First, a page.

A cumulative ecological-transactional risk model of child maltreatment and behavioral outcomes: Reconceptualizing early maltreatment report as risk factoredit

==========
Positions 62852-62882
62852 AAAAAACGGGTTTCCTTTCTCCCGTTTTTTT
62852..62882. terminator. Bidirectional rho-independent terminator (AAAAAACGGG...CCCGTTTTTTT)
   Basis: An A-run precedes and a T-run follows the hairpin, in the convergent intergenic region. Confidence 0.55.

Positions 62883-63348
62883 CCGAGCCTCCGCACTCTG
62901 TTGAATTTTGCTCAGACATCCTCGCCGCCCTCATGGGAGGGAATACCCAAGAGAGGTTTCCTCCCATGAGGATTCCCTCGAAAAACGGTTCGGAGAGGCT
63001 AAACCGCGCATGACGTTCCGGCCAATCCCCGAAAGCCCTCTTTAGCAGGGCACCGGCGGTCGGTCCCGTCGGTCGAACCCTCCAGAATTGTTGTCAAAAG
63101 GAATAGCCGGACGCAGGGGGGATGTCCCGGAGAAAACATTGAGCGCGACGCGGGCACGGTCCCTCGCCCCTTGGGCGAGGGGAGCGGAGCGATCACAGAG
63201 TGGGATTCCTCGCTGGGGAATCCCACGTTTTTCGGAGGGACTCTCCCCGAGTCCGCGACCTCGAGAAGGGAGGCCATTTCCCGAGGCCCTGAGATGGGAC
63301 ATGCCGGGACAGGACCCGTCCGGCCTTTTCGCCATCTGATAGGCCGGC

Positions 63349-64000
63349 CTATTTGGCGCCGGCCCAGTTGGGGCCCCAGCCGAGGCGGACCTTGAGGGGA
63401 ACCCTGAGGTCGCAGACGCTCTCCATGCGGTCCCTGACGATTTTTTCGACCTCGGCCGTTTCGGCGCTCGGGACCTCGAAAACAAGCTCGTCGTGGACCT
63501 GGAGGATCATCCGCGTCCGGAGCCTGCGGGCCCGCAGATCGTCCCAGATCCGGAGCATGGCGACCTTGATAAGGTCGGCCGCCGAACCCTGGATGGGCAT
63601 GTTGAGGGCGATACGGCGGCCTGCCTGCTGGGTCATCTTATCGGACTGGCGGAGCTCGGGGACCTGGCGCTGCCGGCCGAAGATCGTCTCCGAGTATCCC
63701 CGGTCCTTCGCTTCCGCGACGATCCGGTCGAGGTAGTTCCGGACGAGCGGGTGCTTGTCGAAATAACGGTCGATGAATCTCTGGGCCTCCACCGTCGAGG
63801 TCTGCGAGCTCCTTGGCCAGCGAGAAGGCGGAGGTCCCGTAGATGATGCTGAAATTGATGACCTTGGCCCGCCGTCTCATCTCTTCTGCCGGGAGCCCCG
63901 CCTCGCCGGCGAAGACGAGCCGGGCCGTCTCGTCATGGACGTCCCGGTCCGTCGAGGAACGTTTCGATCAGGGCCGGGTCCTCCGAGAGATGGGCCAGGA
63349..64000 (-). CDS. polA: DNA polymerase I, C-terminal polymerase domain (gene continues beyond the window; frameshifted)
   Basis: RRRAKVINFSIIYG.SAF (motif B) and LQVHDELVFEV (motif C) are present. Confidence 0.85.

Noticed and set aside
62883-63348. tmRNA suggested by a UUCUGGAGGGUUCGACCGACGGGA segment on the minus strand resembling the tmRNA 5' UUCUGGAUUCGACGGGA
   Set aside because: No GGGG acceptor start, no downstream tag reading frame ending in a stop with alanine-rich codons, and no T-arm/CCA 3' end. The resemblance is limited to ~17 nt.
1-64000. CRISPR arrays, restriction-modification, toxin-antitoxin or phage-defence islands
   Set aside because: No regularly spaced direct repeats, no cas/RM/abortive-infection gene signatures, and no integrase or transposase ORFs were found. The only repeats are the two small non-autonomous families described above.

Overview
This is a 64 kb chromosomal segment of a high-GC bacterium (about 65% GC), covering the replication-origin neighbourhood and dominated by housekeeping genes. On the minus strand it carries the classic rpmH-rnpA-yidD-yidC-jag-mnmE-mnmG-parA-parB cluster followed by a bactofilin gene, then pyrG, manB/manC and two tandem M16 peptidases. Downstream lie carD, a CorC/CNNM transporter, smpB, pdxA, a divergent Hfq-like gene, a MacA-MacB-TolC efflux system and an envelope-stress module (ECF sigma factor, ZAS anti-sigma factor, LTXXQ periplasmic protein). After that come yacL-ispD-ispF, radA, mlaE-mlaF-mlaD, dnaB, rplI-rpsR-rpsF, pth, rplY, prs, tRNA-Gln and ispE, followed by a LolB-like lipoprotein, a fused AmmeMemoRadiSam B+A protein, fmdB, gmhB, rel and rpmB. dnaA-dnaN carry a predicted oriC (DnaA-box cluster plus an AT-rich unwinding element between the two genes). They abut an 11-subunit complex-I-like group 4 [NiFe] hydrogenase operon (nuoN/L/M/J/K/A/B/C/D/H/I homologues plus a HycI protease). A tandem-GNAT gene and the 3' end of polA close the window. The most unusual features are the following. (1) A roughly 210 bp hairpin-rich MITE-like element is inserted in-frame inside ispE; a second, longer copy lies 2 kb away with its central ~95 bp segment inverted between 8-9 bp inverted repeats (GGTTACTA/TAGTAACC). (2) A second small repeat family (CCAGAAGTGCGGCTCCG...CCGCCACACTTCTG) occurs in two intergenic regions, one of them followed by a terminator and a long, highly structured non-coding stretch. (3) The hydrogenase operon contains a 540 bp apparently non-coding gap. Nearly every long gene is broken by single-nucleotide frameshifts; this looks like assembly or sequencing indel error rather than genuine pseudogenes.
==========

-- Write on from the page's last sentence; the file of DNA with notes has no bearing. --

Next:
The current analysis was designed to critically examine the tendency to focus on child maltreatment as a unique risk factor and test the resulting assumption of a direct causal relationship between early maltreatment and later behavioral problems. The variation seen in behavioral outcomes among children reported for maltreatment early in life led us to hypothesize that the cumulative level of risk facing children and their families can, at least in part, account for that variation in outcome. Participants were 242 mothers of predominantly at-risk newborn infants who were interviewed shortly after giving birth. The State Central Registry of Maltreatment was then reviewed over each child’s first four years of life to assess for early maltreatment. Following the neonatal interviews, mothers completed the Child Behavior Checklist when their children were 4, 6, 8, 10 and 12. years-of-age. Although early maltreatment report does appear to be important to early child functioning, the cumulative level of risk more strongly predicts long-term clinical behavioral difficulty. High-risk children who were not reported for maltreatment by age 4 demonstrate greater behavioral problem trajectories than did low-risk children with a maltreatment report. Maltreatment itself may be best conceptualized as an important, but not singularly so, risk factor for later behavioral problems. In focusing directly on reported maltreatment, our child protective systems may be paying too little attention to what else is going wrong in the lives of children and targeting intervention efforts in the wrong direction. When it comes to early maltreatment our child protective policy and practice need to broaden their lenses to include greater emphasis on overall family functioning, stress and well-being. Early maltreatment, it seems, may be a symptom of more profound problems in the early environments of our most vulnerable children, rather than the problem itself.